We turned our clocks back this weekend to Eastern Standard Time, andmost of us got an extra hour of sleep Saturday night -- except, thatis, Annapolis football coach Roy Brown.
For Brown, turning the clock back meant an extra hour to be up. He likely hasn't slept much atall since Friday night, when his Panthers (5-3) blew a 22-14 decision in overtime to the Old Mill Patriots (7-1).
A couple of questionable coaching moves by Brown and his offensive coordinator, Bill Phebus, late in the game brought out a horde of second-guessers as homecoming at Annapolis went up in flames. There are two decisions that Brown might like to have back, but had they worked, Annapolis still would be in the 4A Region IV playoff hunt and thecoach would be a genius.
As it stands now, with two regular season games left and three losses, Annapolis can just about forget postseason, as can archrival Severna Park (5-3) -- barring a series of upsets -- while Old Mill appears headed back to the playoffs and North County (6-2) is two wins away. The latter Knights play their final two at home (Glen Burnie and Broadneck, both 4-4).
It's conceivable Annapolis or Severna Park could slip in as the eighth seed at 7-3, in what is an eight-team state tournament. Providing they both win this week -- Annapolis at Chesapeake (1-7) and Severna Park at Arundel (4-4) -- the Panthers and Falcons play their final game in Annapolis on Friday, Nov. 8.
Barring a major upset of Old Mill in one of its last two games -- Queen Anne's (0-8) at home and at Glen Burnie (4-4) --for the first time in recent memory, the Annapolis-Severna Park 32ndannual regular season classic won't settle the county championship.
A tie is possible for one of them if Old Mill gets upset, but the Annapolis-Severna Park loser can forget everything -- county and playoffs.
Brown knows his young Panthers could be right in there at 6-2, had they held on to upend defending Region IV champion Old Mill onFriday night, but instead his squad is 5-3 and hoping.
Annapolis totally dominated Old Mill yet lost in overtime. The Panthers held the Pats to a mere six yards in the second half and a total offense (75rushing and 23 passing) of 98 yards for the game.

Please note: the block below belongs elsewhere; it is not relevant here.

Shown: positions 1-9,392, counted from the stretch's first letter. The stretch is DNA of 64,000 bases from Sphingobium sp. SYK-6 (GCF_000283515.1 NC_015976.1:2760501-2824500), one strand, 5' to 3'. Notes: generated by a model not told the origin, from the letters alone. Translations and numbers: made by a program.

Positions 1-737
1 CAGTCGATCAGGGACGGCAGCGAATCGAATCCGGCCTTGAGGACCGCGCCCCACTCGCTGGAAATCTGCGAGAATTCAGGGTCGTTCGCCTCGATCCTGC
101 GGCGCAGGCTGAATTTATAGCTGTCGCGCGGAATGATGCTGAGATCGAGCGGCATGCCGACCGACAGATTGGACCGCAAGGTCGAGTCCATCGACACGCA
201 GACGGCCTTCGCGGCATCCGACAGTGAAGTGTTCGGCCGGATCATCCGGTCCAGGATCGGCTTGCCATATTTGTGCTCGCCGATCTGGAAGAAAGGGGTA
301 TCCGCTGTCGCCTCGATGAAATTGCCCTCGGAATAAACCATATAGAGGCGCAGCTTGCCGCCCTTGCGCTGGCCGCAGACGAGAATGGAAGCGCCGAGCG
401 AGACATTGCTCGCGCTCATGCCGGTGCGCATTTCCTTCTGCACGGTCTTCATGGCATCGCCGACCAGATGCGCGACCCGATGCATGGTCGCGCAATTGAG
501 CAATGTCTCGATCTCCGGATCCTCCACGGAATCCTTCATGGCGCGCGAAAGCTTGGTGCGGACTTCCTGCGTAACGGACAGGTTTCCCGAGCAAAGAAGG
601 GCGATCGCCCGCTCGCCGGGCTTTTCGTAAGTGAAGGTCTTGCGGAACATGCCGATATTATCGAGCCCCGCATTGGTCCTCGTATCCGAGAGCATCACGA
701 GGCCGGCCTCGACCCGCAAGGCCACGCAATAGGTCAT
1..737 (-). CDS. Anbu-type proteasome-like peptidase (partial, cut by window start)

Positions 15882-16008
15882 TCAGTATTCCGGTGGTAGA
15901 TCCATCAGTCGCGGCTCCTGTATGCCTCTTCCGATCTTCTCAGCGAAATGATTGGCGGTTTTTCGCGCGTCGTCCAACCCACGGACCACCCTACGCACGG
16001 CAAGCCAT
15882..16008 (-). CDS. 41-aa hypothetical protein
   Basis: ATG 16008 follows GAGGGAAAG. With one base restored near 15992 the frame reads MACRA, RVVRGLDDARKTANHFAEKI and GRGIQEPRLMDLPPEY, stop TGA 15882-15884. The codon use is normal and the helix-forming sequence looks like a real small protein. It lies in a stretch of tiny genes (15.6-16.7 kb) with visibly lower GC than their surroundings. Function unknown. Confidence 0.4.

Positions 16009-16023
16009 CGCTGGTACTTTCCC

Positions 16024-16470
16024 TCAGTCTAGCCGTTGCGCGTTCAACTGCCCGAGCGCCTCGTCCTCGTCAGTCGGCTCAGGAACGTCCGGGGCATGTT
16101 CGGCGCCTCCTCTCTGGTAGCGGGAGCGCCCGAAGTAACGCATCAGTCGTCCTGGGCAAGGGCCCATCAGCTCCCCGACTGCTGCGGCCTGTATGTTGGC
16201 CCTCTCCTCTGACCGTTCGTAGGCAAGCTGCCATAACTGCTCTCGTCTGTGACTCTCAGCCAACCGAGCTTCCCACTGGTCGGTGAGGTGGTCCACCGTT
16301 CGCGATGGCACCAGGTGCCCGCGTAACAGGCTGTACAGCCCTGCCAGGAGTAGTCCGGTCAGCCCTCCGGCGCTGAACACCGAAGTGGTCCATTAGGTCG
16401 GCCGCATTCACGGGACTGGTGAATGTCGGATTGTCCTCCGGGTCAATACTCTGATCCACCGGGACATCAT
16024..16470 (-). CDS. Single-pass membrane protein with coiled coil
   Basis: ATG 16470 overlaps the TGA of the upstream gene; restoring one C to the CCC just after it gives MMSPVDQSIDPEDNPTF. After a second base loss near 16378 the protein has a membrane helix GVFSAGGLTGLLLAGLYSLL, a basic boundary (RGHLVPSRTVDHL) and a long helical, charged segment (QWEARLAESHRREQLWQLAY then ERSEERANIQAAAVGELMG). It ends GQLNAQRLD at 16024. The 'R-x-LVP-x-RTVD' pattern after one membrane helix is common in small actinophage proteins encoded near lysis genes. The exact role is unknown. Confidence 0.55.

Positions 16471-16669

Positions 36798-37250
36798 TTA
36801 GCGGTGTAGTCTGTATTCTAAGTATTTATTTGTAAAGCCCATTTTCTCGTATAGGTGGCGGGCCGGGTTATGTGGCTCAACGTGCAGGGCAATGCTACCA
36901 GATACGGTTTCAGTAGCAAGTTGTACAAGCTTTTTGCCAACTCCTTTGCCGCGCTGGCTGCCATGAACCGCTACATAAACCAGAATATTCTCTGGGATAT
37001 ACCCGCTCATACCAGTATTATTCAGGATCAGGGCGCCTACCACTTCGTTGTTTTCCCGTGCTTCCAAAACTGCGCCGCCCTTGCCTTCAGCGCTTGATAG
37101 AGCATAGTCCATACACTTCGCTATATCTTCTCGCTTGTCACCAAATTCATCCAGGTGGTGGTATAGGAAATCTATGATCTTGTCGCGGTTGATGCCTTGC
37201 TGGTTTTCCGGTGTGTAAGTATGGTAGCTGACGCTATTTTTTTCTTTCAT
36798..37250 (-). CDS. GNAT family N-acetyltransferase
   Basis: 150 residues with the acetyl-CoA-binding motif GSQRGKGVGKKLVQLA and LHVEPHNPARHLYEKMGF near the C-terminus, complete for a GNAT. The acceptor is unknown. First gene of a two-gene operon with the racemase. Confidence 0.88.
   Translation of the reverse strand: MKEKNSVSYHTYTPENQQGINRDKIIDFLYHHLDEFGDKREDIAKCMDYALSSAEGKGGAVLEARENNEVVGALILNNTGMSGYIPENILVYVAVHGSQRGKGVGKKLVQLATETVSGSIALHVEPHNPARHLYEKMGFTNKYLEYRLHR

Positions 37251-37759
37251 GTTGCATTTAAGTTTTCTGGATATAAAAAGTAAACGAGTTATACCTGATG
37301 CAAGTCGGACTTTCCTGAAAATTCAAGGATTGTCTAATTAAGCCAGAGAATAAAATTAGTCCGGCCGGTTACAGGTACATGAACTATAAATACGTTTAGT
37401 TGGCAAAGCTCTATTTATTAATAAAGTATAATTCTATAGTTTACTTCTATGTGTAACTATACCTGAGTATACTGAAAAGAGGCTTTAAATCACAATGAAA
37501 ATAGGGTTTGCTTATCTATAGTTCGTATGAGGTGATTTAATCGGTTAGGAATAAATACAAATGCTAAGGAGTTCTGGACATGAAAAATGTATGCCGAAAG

On the other side of the football, the host Panthers had 224 yards rushing -- 152 byTy Selby -- and 11 passing for a total offense of 235 yards. So, howdid they lose?
On a couple gambles, that's how.
On a third-down situation in the middle of the field late in the final period, holding a 14-6 lead with just under six minutes to go, the Panthers elected to put the ball up. Sophomore Juan Johnson's pass was picked off by Eric Sheppard, who stunned the huge Annapolis crowd with a dazzling75-yard interception return for six points.
Harold Peters crashedinto the end zone for the two-point conversion, and suddenly it was 14-14 with 5:23 to go.
After an exchange of possessions, the Panthers roared down the field with the clock winding down and Selby getting most of the yardage. Selby bullied his way to a first and goal at the Old Mill 9, and Kevin Belt carried it down to the 2 on the next play, as the Panthers used their final timeout.
With 30 seconds showing on the clock, the Annapolis crowd was rocking and doing the tomahawk chop. Had anyone polled the audience on what the next play wouldbe, the most popular answer would have been, "Trap play to Selby, and if we don't get in, set-up and throw the ball away to stop the clock and then go for the field goal."
That trap to Selby had been working all night and is what had the Panthers knocking on the door.
Brown and Phebus conferred, and Annapolis shocked everyone, includingOld Mill coach Pete Regala, by going for the field goal with 30 seconds to go. When the Annapolis field goal unit went onto the field following the Panther timeout, Regala and his defensive coordinator MikeMarcus frantically signaled for a timeout of their own.
Junior Clint Wilson's field goal attempt from 20 yards out was well off to theright and Old Mill had dodged a point-blank bullet.
The Pats scored on third down in OT with Peters going in from the 1.
Holder TimNewby raced into the right corner, untouched, on a fake conversion kick for two more points.
Sheppard picked off another Johnson pass (fourth of the night) on second down of the Annapolis OT possession to end it.
While it's easy to second-guess Brown, it must be said his reason for going for the field goal was valid. The Panther coach felt that Wilson, who already had boomed a pair of extra-point attempts from the same 20-yard distance and who had been very consistent allseason, would routinely kick it through.
Wilson had made four of six extra-point kick attempts the week before in a 40-6 rout of QueenAnne's. The coach was confident he would hit it Friday night and didn't want to take a chance on a fumble or the clock running out beforethey got a chance for the automatic kick.